This is actually an Anglo-American gotcha, because it required bureaucracies in both countries to do it. This came to mind when reading a friend's account of bureaucratic woes involving her lost ATM card.
When attempting to purchase a visitor's Oyster card online - that's the electronic ticket card for London transport - I repeatedly got an error message when making the actual purchase. The message read as if the problem was with their system crashing, which is why I kept re-trying it, but eventually I followed a link to a phone number, which when I called it told me they were somebody else, not responsible for Oyster cards; but they gave me another phone number. After much expensive transAtlantic talk, they suggested I check with my bank.
I didn't see how that would help, but sure enough, it did. My card issuer had flagged that a purchase was being made in another country and blocked my card for suspicious usage. I said, "Oh" (this had happened once before with genuine fraud, and they'd reissued my card, which was a bear to deal with, since this was the card I had all my automatic payments on), "were you planning on calling me to let me know this?" Apparently the answer was, "Eventually."
It emerged - and I checked with my other card issuers and my ATM-card bank about this too, and they said the same thing - that nowadays they may block as suspicious any transactions out of country or even out of town (though they couldn't tell me how far out of town you have to go before this kicks in) unless the cardholder has previously informed them of travel plans. This puzzled me - I use my cards across the country all the time, and went to Canada four months ago with no problem - but I filed my plans with all of them. Dates; and country: UK only.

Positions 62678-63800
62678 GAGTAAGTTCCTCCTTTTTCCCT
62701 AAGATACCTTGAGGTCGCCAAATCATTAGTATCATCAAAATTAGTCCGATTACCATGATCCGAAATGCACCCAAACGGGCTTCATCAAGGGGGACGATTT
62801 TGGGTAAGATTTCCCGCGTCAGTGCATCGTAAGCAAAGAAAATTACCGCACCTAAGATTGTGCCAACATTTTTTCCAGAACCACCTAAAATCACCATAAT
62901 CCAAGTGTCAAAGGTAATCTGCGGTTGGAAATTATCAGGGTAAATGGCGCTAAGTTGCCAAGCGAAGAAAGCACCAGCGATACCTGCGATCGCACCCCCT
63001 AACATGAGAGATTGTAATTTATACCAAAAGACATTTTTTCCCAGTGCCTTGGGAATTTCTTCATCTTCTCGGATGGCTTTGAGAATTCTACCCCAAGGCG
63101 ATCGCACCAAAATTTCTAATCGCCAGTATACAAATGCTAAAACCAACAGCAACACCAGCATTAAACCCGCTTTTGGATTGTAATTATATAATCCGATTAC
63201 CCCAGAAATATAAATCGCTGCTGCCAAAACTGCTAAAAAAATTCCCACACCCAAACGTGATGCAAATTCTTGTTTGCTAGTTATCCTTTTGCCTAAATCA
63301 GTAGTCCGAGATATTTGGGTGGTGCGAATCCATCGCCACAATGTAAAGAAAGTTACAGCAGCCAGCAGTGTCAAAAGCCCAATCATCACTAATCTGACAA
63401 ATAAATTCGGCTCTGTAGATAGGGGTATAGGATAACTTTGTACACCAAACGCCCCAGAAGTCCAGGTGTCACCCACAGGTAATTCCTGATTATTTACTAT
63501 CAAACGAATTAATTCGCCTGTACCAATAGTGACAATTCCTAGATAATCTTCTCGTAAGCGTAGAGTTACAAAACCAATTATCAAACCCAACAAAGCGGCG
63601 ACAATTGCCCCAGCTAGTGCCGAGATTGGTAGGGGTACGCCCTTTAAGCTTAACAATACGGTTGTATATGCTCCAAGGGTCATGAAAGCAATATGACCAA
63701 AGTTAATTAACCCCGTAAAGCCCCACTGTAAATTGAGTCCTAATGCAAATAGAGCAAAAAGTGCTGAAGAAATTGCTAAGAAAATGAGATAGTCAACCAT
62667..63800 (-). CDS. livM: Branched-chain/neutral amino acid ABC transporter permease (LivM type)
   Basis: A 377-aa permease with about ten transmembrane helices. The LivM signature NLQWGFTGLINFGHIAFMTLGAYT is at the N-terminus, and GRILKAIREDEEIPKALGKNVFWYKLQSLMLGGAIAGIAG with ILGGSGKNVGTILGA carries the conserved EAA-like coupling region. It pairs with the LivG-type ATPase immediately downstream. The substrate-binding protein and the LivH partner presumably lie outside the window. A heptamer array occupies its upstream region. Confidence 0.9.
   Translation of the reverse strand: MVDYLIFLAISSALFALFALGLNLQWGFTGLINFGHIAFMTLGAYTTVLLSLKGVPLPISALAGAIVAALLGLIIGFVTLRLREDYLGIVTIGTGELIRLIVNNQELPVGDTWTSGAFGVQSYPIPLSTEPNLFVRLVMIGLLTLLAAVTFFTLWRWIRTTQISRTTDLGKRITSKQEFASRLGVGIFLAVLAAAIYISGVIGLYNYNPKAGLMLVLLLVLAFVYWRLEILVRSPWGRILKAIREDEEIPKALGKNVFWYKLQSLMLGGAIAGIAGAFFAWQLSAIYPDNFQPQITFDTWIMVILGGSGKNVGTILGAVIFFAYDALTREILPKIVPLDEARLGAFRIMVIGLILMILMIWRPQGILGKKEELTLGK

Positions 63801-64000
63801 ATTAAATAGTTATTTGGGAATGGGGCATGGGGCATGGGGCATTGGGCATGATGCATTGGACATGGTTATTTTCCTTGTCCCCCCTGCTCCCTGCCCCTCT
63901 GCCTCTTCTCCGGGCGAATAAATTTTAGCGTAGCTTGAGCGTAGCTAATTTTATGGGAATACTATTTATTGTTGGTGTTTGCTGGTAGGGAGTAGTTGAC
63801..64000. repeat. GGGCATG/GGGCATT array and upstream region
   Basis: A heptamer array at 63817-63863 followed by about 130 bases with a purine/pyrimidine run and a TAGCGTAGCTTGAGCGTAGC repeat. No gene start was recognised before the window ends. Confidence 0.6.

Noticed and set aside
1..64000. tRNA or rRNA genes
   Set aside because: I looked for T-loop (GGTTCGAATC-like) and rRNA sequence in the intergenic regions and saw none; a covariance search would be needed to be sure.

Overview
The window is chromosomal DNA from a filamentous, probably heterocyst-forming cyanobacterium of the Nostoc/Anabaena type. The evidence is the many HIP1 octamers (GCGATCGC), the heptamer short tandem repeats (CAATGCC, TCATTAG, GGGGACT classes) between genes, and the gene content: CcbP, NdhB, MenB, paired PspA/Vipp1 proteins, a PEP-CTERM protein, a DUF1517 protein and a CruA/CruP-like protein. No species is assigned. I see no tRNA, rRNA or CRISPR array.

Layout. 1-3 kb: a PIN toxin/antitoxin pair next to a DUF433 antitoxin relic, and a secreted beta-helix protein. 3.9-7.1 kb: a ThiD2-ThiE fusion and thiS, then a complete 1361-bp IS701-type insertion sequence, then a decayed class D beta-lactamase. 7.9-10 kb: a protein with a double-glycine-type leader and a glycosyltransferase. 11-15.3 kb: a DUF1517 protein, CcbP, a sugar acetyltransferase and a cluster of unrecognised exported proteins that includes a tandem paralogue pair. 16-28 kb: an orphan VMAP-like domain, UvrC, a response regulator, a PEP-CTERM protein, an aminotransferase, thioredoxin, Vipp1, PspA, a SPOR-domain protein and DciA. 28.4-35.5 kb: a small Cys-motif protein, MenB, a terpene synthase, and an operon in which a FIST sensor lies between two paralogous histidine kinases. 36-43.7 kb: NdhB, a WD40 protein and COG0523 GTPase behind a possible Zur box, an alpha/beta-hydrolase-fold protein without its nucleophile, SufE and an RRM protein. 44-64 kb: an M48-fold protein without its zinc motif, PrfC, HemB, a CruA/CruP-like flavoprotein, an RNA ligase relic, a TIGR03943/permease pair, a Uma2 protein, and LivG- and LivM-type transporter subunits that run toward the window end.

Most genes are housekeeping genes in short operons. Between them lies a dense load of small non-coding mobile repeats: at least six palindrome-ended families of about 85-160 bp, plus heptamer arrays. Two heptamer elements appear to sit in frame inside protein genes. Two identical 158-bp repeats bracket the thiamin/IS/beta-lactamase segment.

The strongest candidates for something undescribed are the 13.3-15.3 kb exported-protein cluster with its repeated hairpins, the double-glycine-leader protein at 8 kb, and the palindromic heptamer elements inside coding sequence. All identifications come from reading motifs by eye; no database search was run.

But that didn't save me, and this is the gotcha I came to tell you about. One of the things I did was drive the Dartford Crossing. This is the tunnel under the Thames at the eastern end of the M25 beltway around London. I didn't really have to take it: I was coming back to my hotel near Heathrow from Orpington, which is almost halfway around the belt, and decided to take the slightly longer route so that I could say I'd driven the entire M25.
The Dartford Crossing charges a toll, but it's electronic and with cameras, and the signs were clear: if you don't have an account, go online within 2 days, enter your license plate, and pay by credit card. So I did that, and it was declined. This time, unlike with the Oyster card, the error message was clear that it was my credit card that was the problem. Puzzled, I used another card, and it worked.
Next time I talked with B. on the phone, she told me that the first credit card's fraud department had called. Again. It turns out - get this - that though the Dartford Crossing is in England, the company that charges your credit card for the toll is in Ireland. And I hadn't filed a travel plan for Ireland. So they blocked it. My other credit card was less punctilious, it seems.
So does this mean that every time I buy books online from overseas, from now on, I'll either have to alert the credit card issuer first, or else use the other card? Apparently. In the past I've used only the first card for all online purchases, for security reasons, but until the Oyster card it was never a problem.
At least I got used to using the Oyster card and figured out how such cards work. There's a similar card for Bay Area transit, but I've never gotten one because I don't ride public transit here very often - about once a month on average, I'd guess - and because the instructions for using the cards sounded fearsomely complex. But now I feel slightly tutored. However, I read that, by the time I return to the UK, the Oyster card may have disappeared and been replaced by something even more bizarre and inexplicable.